Few players in baseball have ranked that high in so many key statistical categories without being named MVP. But given those numbers, plus the fact that the Rockies are a dumpster fire, Tulowitzki stands almost as good a chance of being traded as he does winning the MVP.
AL Most Valuable Player: Mike Trout
Another easy call here, Mike Trout is the face and the future of baseball. The only real question here is how many MVP’s Trout will win before his playing days are over? He stands a strong chance of becoming the LeBron James of baseball, as a regular recipient of the award. Though the championships that LeBron has, and Trout covets, might be a little harder to come by.
But we’ll deal with that later! For right now Mike Trout is the best player in baseball. He’s on pace for his third consecutive year with an OPS above .950, something that has been accomplished by only two other players in MLB history as of the time they were 22: Ted Williams (1939-1941) and Jimmie Foxx (1928-1930).
Trout is second in the AL in on-base percentage with .400, second in slugging at .606, and first in OPS with 1.005. There’s literally nothing on the baseball field the guy can’t do.
NL Manager of the Year: Mike Matheny
Expectations are oppressive things to labor under. The expectations in St. Louis are for championships, whether that is realistic or not. Mike Matheny has done as good a job as any working under those conditions. Yes, people are angry at him for over-working the bullpen and mishandling the development of Kolten Wong. But the fact is that Matheny has the Cards down only one game in a tough division, despite a slew of injuries and bad luck. That takes managerial skill and leadership. Look for the Cardinals to be a threat in the second half.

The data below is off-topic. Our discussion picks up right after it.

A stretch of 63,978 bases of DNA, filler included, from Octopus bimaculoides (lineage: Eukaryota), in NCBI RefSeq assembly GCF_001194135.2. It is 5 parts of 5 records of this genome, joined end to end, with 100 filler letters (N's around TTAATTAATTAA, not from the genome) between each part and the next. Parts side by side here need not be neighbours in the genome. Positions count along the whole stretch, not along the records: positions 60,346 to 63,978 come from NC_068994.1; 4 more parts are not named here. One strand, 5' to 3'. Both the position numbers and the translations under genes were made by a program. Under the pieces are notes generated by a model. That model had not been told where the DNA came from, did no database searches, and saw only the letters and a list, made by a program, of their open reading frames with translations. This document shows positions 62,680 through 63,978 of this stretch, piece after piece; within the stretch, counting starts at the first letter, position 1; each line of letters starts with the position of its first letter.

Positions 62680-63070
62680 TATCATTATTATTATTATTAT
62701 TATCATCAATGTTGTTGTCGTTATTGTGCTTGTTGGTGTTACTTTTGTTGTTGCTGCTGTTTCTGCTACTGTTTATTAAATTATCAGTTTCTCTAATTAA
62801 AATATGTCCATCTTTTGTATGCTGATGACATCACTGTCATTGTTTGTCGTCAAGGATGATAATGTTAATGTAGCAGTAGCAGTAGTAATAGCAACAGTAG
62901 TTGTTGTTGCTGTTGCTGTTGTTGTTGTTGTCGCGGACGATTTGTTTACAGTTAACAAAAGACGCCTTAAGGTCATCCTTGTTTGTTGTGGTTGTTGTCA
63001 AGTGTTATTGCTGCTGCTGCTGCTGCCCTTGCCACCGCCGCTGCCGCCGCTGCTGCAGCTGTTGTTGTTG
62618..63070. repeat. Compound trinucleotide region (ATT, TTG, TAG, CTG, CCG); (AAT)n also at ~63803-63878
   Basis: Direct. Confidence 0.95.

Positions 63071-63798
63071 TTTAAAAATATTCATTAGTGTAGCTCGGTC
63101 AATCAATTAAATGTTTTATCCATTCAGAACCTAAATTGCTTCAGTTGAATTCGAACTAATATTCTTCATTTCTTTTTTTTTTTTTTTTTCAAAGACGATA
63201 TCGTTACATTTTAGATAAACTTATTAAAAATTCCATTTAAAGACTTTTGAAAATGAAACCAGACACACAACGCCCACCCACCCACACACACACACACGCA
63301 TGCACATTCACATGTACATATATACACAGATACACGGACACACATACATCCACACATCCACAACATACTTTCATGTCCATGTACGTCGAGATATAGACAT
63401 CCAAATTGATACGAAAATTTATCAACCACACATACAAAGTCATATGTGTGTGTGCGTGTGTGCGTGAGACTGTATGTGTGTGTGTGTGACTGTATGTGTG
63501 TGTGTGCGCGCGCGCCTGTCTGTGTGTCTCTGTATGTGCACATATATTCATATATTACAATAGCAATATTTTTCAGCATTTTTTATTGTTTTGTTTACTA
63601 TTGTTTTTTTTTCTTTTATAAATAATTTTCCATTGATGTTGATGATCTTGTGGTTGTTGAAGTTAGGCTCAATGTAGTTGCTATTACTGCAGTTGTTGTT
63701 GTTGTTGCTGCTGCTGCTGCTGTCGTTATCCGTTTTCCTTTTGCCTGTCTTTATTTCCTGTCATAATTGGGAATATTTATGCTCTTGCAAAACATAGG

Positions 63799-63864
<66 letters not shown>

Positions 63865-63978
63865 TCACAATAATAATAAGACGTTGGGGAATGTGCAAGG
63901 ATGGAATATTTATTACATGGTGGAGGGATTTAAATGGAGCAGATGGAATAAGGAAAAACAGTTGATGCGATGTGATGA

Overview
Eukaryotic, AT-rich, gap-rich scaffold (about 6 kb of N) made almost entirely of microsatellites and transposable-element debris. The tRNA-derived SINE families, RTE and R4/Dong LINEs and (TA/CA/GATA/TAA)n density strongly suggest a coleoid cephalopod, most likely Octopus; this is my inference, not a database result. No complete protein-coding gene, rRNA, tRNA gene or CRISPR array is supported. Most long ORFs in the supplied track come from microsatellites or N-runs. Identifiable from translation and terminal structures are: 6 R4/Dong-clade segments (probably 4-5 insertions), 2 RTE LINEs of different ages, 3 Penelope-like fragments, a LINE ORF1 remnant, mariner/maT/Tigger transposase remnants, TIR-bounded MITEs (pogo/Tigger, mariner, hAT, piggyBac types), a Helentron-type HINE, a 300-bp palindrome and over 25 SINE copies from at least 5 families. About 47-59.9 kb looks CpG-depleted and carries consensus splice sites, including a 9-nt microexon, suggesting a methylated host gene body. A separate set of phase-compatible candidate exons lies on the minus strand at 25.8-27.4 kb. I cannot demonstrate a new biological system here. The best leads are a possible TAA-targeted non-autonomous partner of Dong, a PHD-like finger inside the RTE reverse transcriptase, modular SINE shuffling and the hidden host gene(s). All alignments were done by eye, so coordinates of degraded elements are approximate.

AL Manager of the Year: Bob Melvin
The best team in baseball normally has a really good manager, and that’s certainly the case here. Bob Melvin is in one of those semi-rare positions in baseball where the GM overshadows the manager. People normally assume, not without justification, that 90% of the good and bad things that happen to the A’s are the doing of Billy Beane.
But Bob Melvin is going to get some love here today. Melvin has been managing the A’s since 2011. Since that time, he’s taken a team stocked with talented, but cost-efficient, players to a record of 237-186. That’s seventh best in the majors over that time period.
Melvin, a former catcher, has also been instrumental in guiding Sonny Gray through his first full year as a starter. He’s helped Scott Kazmir rediscover his winning ways, when many thought his best days were long behind him. With the best record in baseball, and recent top-of-the-line pitching additions from the Cubs via trade, Melvin looks to be the right manager at the right time to win Billy Beane the World Series.